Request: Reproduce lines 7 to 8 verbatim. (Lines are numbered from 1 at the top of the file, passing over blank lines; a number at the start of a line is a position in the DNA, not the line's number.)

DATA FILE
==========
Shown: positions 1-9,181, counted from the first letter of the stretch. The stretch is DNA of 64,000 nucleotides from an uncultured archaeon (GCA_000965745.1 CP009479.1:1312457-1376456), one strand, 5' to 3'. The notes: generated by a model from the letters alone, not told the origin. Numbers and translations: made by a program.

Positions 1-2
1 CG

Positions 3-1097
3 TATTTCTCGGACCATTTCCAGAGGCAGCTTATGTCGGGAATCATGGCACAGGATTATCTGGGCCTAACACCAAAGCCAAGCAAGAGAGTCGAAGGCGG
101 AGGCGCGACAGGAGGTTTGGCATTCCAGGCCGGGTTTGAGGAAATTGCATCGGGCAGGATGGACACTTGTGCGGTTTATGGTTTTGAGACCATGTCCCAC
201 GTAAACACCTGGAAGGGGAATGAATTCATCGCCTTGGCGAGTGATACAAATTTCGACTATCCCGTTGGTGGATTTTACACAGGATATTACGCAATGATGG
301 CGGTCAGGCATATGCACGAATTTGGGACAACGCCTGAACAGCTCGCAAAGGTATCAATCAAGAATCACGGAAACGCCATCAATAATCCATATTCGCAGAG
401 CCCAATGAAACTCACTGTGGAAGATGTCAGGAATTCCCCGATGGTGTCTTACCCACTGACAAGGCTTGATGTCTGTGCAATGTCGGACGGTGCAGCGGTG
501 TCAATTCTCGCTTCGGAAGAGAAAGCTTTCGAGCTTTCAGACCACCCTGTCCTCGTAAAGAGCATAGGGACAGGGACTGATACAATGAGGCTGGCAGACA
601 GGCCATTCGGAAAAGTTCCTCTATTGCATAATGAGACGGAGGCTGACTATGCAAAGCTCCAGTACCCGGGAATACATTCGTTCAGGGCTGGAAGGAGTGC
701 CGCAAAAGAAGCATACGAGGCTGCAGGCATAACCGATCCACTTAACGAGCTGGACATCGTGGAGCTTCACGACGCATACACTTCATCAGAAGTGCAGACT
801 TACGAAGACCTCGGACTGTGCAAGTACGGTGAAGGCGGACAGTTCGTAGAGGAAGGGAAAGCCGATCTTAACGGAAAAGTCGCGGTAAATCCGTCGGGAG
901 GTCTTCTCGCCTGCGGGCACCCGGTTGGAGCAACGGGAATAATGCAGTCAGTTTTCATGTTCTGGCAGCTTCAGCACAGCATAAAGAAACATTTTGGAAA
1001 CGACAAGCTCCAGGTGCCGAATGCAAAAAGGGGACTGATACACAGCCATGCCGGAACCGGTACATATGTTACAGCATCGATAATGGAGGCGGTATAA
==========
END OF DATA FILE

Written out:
201 GTAAACACCTGGAAGGGGAATGAATTCATCGCCTTGGCGAGTGATACAAATTTCGACTATCCCGTTGGTGGATTTTACACAGGATATTACGCAATGATGG
301 CGGTCAGGCATATGCACGAATTTGGGACAACGCCTGAACAGCTCGCAAAGGTATCAATCAAGAATCACGGAAACGCCATCAATAATCCATATTCGCAGAG